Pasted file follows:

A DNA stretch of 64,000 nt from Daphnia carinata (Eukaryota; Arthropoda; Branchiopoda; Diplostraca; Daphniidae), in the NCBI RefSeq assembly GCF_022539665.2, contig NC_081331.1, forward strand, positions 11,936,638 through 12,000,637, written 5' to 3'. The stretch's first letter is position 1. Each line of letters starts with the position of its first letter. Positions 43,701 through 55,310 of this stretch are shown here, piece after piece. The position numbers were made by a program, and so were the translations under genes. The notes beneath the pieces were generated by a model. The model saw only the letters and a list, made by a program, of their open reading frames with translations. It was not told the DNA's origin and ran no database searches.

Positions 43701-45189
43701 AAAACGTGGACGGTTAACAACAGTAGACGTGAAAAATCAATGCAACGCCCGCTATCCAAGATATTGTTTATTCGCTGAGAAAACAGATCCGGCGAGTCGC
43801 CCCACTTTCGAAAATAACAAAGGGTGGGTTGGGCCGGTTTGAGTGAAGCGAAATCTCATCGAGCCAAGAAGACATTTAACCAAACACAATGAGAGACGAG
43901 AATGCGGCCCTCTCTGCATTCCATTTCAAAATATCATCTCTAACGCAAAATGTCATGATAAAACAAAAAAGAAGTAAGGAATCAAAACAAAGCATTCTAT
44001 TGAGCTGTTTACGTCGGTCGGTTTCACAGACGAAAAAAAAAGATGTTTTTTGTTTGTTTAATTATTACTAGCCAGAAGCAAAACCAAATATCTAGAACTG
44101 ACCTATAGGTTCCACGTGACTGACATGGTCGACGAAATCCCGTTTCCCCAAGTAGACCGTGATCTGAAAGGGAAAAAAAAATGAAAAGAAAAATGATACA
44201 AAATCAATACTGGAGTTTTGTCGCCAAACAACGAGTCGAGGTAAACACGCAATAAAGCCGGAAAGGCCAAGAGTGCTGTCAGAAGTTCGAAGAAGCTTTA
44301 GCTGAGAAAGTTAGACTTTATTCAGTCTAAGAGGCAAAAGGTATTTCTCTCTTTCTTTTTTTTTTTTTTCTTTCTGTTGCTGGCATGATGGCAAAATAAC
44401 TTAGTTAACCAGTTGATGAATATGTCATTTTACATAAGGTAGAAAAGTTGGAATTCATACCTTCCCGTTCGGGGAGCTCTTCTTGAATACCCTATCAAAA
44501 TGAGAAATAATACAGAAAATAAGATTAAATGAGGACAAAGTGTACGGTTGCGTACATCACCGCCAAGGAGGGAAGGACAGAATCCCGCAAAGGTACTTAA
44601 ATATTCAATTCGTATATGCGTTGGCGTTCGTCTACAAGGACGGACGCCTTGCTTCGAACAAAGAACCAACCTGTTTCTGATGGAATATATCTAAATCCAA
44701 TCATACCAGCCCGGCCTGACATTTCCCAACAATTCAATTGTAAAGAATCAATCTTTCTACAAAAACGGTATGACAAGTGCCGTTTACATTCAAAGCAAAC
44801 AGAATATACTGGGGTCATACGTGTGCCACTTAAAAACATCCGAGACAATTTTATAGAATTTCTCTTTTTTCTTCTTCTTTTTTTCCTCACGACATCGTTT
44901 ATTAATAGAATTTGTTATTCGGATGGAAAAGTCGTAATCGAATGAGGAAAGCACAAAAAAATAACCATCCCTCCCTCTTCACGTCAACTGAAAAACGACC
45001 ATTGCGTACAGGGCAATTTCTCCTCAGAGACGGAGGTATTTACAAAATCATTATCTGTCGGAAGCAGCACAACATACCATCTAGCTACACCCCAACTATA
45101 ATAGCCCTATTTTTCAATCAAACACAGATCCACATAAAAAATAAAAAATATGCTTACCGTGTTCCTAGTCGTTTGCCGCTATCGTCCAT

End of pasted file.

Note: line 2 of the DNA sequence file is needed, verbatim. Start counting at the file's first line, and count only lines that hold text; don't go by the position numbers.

Positions 43701-45189